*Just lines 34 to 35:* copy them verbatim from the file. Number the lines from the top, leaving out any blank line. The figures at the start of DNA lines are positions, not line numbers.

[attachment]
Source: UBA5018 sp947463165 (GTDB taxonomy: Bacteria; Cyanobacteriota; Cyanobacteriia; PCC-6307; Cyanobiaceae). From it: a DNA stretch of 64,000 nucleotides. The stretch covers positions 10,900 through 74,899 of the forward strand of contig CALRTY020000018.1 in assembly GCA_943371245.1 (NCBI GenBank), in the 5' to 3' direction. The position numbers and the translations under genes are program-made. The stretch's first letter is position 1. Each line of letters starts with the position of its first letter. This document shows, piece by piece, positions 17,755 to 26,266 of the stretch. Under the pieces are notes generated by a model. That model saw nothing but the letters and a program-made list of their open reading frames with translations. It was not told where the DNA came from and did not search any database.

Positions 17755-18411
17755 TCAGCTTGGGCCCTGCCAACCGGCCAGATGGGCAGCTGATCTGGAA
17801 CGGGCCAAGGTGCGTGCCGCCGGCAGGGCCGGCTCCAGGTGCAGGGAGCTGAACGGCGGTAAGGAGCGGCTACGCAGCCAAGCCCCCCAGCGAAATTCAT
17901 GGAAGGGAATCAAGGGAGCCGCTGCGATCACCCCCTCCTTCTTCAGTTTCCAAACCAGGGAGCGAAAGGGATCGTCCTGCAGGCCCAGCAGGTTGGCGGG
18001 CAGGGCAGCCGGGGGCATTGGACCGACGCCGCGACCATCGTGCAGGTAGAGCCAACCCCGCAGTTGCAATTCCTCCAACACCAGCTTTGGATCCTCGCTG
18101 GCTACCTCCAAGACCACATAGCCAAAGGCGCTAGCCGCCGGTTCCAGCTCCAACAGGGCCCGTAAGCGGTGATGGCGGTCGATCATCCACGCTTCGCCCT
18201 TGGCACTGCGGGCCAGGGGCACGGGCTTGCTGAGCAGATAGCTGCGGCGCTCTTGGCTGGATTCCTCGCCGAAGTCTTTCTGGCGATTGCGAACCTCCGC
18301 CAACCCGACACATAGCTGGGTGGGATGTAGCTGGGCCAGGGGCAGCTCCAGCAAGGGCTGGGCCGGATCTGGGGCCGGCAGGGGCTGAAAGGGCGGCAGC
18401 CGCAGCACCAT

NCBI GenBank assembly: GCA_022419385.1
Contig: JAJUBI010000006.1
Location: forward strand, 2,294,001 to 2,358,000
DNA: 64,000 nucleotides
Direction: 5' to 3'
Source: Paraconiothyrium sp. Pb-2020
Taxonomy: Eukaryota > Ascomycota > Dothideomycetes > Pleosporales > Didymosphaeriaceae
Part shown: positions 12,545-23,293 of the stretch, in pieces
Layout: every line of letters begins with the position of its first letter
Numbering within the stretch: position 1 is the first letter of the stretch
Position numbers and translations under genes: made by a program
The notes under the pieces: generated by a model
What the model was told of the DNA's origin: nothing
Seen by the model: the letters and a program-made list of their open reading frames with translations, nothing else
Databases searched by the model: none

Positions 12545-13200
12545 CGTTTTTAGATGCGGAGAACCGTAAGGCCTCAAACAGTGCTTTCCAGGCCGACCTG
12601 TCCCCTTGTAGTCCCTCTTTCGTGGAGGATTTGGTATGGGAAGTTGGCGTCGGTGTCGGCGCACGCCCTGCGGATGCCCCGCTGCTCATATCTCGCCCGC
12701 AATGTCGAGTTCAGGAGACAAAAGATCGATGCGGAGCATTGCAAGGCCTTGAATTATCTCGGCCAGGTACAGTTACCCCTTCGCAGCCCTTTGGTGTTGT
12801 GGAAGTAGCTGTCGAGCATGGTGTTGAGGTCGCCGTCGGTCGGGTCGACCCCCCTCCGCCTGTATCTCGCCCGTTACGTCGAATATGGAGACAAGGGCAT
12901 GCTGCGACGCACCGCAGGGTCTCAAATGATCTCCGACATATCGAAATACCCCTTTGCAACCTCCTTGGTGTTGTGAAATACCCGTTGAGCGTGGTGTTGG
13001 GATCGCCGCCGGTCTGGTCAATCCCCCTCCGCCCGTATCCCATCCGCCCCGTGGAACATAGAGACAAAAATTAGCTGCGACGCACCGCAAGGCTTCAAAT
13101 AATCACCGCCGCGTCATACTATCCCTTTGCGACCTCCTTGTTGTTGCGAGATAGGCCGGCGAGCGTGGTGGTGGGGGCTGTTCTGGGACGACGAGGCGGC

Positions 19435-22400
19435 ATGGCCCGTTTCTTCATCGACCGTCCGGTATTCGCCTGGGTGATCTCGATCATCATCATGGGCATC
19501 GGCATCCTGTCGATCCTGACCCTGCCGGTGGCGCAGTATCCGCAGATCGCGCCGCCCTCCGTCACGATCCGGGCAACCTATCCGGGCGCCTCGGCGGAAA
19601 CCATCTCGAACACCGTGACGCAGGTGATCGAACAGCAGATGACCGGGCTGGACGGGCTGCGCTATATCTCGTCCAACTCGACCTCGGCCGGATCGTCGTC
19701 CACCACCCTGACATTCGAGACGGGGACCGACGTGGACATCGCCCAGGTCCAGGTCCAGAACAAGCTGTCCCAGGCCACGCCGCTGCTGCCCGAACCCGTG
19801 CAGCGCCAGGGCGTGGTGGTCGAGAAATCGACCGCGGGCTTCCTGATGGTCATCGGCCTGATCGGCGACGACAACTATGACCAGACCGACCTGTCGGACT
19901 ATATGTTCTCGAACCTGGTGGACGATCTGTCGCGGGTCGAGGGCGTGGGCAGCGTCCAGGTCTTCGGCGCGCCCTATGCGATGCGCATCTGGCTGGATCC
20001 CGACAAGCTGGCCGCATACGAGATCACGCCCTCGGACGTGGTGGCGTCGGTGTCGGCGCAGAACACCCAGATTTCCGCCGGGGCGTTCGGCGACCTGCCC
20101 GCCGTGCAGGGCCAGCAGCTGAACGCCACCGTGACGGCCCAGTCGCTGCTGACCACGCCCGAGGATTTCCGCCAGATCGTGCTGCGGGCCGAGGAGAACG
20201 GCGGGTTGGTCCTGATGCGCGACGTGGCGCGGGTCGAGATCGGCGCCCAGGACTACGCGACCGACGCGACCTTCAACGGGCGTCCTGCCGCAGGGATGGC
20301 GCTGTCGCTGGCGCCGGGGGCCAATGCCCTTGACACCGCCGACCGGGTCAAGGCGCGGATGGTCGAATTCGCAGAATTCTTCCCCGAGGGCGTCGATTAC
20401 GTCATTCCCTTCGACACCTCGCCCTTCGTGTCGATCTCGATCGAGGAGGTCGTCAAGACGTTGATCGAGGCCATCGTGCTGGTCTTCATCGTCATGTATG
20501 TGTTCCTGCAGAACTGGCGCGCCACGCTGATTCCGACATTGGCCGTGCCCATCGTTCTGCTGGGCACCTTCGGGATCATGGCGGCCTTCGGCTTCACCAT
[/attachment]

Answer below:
Positions 19435-22400
19435 ATGGCCCGTTTCTTCATCGACCGTCCGGTATTCGCCTGGGTGATCTCGATCATCATCATGGGCATC